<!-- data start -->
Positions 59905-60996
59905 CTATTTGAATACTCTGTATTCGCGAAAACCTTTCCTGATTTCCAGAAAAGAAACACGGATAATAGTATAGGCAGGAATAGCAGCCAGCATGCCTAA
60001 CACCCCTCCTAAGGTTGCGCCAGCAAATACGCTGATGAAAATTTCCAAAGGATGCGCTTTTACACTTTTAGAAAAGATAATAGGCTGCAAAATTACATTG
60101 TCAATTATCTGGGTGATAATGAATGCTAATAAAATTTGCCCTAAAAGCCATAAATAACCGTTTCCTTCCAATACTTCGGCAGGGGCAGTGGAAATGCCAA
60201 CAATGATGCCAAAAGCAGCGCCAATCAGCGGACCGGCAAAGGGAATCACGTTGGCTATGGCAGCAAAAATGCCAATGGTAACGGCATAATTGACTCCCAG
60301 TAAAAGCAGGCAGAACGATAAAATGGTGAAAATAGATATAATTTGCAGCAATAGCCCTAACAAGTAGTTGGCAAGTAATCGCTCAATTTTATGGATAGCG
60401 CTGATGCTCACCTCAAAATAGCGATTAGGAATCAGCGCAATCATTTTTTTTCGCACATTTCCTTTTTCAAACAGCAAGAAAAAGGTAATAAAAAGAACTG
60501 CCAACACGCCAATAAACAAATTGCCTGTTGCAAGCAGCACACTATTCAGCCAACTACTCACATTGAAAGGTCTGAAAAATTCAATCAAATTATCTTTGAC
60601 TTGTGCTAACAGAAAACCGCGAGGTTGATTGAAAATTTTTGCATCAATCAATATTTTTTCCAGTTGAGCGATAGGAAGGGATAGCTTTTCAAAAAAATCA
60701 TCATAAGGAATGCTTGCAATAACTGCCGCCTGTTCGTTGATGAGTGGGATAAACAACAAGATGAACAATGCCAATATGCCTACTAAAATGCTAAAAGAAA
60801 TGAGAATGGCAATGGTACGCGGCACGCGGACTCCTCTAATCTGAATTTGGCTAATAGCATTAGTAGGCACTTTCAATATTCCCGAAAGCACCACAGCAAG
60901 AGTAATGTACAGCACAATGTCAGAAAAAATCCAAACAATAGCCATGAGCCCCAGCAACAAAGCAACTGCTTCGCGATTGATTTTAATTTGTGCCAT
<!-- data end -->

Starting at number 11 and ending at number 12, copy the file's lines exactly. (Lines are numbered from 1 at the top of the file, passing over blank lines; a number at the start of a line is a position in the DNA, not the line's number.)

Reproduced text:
60801 TGAGAATGGCAATGGTACGCGGCACGCGGACTCCTCTAATCTGAATTTGGCTAATAGCATTAGTAGGCACTTTCAATATTCCCGAAAGCACCACAGCAAG
60901 AGTAATGTACAGCACAATGTCAGAAAAAATCCAAACAATAGCCATGAGCCCCAGCAACAAAGCAACTGCTTCGCGATTGATTTTAATTTGTGCCAT